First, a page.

Traverse City Record-Eagle

Archive: Wednesday

October 2, 2013

New online tool lifts the curtain on health care costs

TRAVERSE CITY— It’s easy to compare the cost of bananas or a bag of potato chips.

But it’s much tougher going when trying to compare, say, the cost of a colonoscopy or a sleep study.

Now Priority Health customers can easily compare how much a medical facility, surgical center or hospital charges for a given procedure, thanks to the Healthcare Blue Book the insurance company rolled out in August.

In Traverse City, a colonoscopy costs range from $449 to $2,176. The cost difference for a sleep study is even wider — from $827 to $3,398, according to the Blue Book.

“When you see the price variations, it’s shocking,” said Marti Lolli, Priority Health’s director of health care reform. “We shop for everything else. This brings the shopping mentality into the health care arena where you can pick by price and quality.”

The Blue Book compares quality ratings as well, and ranks the facilities according to what it calls a “fair price.”

About 80 percent of facilities in northern Michigan opted to provide their cost information, including Munson Medical Center, said Priority Health Communications Manager Amy Miller.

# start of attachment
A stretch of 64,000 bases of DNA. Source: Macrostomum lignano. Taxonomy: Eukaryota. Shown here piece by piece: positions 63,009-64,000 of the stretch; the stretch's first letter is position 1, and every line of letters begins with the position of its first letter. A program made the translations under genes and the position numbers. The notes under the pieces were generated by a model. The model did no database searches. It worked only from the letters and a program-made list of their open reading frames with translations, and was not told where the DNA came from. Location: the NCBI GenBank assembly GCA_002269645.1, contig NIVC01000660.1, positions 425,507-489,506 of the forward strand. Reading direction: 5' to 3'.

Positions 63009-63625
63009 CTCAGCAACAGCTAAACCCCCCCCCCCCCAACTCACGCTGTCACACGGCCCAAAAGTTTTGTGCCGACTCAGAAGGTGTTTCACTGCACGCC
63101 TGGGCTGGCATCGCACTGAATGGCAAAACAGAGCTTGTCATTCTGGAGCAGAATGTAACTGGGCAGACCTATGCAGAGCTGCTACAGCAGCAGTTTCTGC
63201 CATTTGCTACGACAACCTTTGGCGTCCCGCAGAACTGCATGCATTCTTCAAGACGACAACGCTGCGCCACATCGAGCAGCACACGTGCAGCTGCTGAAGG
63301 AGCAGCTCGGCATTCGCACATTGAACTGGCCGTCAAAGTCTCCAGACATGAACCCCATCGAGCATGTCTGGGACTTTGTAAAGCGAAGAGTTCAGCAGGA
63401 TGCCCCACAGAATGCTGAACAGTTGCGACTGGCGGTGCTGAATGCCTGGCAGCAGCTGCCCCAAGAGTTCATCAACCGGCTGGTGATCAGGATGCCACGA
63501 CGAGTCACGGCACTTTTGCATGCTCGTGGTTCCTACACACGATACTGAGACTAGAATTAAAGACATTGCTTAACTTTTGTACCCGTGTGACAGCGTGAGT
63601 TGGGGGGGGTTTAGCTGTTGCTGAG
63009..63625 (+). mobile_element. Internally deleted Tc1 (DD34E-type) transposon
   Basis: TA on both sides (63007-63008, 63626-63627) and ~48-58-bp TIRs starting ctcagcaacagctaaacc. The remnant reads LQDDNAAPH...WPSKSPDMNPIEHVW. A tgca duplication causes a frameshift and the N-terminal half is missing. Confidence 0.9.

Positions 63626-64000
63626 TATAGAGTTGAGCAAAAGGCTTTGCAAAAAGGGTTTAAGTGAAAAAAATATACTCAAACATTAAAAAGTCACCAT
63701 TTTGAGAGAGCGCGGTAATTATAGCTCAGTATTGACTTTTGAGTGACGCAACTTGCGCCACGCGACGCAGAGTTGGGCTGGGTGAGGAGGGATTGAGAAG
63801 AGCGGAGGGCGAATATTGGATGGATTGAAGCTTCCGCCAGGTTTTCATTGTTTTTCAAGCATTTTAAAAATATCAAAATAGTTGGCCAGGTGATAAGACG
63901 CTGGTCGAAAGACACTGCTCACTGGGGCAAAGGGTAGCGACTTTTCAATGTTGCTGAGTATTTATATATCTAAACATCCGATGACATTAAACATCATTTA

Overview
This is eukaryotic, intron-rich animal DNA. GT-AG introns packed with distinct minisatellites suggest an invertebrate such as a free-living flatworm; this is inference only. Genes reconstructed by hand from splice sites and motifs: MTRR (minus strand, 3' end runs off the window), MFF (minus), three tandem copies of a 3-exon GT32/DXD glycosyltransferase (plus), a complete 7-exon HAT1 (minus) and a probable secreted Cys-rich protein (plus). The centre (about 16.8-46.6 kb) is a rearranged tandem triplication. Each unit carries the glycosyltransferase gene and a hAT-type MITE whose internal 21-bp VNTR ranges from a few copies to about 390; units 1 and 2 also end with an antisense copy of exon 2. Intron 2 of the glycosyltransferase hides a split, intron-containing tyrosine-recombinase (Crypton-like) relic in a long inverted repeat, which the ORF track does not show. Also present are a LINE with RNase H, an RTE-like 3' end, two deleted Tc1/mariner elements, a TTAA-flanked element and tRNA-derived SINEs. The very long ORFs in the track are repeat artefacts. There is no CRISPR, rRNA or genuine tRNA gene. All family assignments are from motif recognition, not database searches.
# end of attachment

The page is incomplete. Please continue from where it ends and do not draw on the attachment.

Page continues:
The Healthcare Blue Book compares more than 200 health care services in Michigan that are “shoppable” — procedures that people can schedule well in advance.

“We’ve always felt strongly about transparency and empowering members to manage their own health care costs,” Miller said. “This is just another step because more and more people have to pay health care costs out of their own pocket.”

The transparency initiative has evolved for a number of years and Blue Cross/Blue Shield of Michigan developed its own tools and database rather than partnering with an outside group, said Jeff Connolly, president of West Michigan operations and managed care.

“We believe we have to be very methodical about the steps we take and focus on the total costs and total care of the patient as opposed to limited snippets,” he said.

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